The event that most sparks Montreal’s economic engine is the Grand Prix, which Lalumière estimates to bring in about $80 million to city coffers. The comedy festivals are in a slightly different class, estimated to generate around $40 million. But nothing to sneeze at, either.

“We are a city of festivals, that along with Montreal’s vibe and gastronomy is what we promote outside the country,” Lalumière says. “The Grand Prix is in the first line of events for the city, but not far behind is the comedy festival, then the jazz festival, Francofolies, Osheaga and the others.”

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Lalumière says the comedy festival “is so important to the city and we will definitely miss it in July,” but he feels very confident that commercial interests will step in to help save it.

“It’s more than a festival — it’s a franchise. But why Just for Laughs is so important to us is that its anglo program draws people from New York, Boston, L.A. and other parts of the country. It is an excellent, U.S.-market-driven event,” he says.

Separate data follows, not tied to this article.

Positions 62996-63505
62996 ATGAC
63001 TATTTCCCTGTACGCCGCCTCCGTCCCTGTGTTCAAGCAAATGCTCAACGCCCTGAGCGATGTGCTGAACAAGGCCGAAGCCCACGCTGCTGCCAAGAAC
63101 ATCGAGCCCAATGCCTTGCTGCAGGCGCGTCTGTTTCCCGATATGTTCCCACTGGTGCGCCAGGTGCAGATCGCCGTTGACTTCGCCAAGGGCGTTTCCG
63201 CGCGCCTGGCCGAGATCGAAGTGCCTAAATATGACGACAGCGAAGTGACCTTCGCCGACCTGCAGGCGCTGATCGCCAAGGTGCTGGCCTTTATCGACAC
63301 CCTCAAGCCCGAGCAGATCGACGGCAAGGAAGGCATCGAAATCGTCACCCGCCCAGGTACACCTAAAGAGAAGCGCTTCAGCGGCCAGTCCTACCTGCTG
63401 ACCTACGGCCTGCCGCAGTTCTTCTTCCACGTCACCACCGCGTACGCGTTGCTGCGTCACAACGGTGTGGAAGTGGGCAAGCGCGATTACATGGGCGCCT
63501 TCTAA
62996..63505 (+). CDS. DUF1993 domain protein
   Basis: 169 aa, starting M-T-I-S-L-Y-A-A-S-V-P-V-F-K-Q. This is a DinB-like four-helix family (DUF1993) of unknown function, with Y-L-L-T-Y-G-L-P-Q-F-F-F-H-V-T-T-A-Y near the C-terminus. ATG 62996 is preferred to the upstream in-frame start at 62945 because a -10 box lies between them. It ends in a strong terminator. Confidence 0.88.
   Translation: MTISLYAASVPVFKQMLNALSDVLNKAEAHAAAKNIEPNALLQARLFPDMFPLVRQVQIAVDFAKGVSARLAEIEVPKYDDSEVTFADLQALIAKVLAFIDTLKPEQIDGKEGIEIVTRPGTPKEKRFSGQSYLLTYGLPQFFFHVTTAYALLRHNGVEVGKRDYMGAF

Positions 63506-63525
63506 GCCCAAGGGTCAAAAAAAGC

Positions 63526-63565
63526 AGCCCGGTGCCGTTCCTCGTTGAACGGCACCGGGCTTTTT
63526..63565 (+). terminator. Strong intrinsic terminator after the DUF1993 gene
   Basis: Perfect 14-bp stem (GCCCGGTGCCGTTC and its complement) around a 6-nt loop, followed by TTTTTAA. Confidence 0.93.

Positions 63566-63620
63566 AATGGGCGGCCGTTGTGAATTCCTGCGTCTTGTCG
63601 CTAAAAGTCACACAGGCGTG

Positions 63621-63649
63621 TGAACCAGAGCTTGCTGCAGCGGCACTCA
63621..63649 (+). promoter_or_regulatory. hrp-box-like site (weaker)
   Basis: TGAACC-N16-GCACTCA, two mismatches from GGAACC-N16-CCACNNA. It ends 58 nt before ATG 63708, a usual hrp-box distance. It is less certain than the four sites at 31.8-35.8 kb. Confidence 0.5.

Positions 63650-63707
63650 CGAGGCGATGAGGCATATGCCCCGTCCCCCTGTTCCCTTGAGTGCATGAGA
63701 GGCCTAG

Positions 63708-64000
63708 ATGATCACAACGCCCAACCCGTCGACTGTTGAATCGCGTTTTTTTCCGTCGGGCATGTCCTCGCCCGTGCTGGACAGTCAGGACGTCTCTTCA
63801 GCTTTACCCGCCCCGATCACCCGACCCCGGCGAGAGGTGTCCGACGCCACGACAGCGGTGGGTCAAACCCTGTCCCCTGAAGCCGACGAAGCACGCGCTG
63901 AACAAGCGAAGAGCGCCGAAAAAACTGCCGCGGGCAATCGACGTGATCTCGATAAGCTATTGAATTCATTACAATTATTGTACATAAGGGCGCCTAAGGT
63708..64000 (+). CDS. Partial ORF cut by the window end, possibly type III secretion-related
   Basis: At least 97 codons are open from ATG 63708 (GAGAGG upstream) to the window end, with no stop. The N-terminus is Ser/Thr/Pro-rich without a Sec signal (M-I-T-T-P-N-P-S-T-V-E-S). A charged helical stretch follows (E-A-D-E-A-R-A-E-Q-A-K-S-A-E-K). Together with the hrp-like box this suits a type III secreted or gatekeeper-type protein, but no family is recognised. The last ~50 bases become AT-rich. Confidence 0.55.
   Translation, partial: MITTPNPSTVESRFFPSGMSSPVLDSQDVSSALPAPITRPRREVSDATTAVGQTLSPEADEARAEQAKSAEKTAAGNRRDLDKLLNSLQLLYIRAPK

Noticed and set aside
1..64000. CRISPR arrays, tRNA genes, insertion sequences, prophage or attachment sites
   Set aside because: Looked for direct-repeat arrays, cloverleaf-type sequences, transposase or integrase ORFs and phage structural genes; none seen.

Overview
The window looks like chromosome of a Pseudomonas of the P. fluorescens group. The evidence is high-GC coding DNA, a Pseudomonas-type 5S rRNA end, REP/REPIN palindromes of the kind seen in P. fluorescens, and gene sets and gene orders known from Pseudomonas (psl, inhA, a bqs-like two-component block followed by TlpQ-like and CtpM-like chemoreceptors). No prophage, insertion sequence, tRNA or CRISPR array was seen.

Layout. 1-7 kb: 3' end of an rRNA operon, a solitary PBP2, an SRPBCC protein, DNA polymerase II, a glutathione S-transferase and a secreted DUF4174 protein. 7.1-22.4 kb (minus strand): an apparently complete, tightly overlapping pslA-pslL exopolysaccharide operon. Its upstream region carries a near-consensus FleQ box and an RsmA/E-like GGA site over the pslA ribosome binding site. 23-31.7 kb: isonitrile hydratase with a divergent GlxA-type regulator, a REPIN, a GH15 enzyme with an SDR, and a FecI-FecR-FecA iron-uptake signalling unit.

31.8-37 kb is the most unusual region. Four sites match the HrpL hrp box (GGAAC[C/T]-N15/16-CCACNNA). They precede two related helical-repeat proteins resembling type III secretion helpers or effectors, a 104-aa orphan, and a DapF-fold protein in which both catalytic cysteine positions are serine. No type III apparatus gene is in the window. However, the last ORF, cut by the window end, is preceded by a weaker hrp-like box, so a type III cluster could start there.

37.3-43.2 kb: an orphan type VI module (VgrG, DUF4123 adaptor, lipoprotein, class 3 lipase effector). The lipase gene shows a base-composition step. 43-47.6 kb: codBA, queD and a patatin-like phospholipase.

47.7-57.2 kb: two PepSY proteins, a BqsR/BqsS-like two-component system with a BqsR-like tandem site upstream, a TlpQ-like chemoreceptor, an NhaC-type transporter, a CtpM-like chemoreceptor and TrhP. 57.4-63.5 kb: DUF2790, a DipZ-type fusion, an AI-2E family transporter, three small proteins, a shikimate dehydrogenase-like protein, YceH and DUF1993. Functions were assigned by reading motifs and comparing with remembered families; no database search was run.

“The jazz will attract more people from France and other countries. If we can’t do Just for Laughs this summer — although I still like to think there’s a chance — I think it will be replaced by something else. But there’s no doubt in my mind that we have to protect that franchise, because it’s too strong to lose.”

Wasn’t the Just for Laughs portion of the festivals once deemed the largest comedy event in the world?

Yes, but the sad reality appears it can no longer claim to provide the biggest platform of A-list performers around the globe. It certainly can’t compete with Netflix, which has the financial resources and, even more significantly, a streaming service as an enticement. That will be much in play with the Netflix is a Joke Fest, running May 2 to 14 in L.A. and featuring over 300 live shows with just about every standup star around the globe.

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So what if the comedy festival doesn’t return?